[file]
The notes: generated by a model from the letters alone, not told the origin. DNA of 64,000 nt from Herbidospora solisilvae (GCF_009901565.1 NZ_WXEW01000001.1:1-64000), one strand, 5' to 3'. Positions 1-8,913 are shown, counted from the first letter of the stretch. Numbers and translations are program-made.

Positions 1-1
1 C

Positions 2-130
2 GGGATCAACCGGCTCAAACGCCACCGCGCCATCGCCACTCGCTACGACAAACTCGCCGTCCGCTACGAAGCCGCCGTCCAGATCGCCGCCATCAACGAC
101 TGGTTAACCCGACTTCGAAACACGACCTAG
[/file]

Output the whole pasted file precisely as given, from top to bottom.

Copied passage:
The notes: generated by a model from the letters alone, not told the origin. DNA of 64,000 nt from Herbidospora solisilvae (GCF_009901565.1 NZ_WXEW01000001.1:1-64000), one strand, 5' to 3'. Positions 1-8,913 are shown, counted from the first letter of the stretch. Numbers and translations are program-made.

Positions 1-1
1 C

Positions 2-130
2 GGGATCAACCGGCTCAAACGCCACCGCGCCATCGCCACTCGCTACGACAAACTCGCCGTCCGCTACGAAGCCGCCGTCCAGATCGCCGCCATCAACGAC
101 TGGTTAACCCGACTTCGAAACACGACCTAG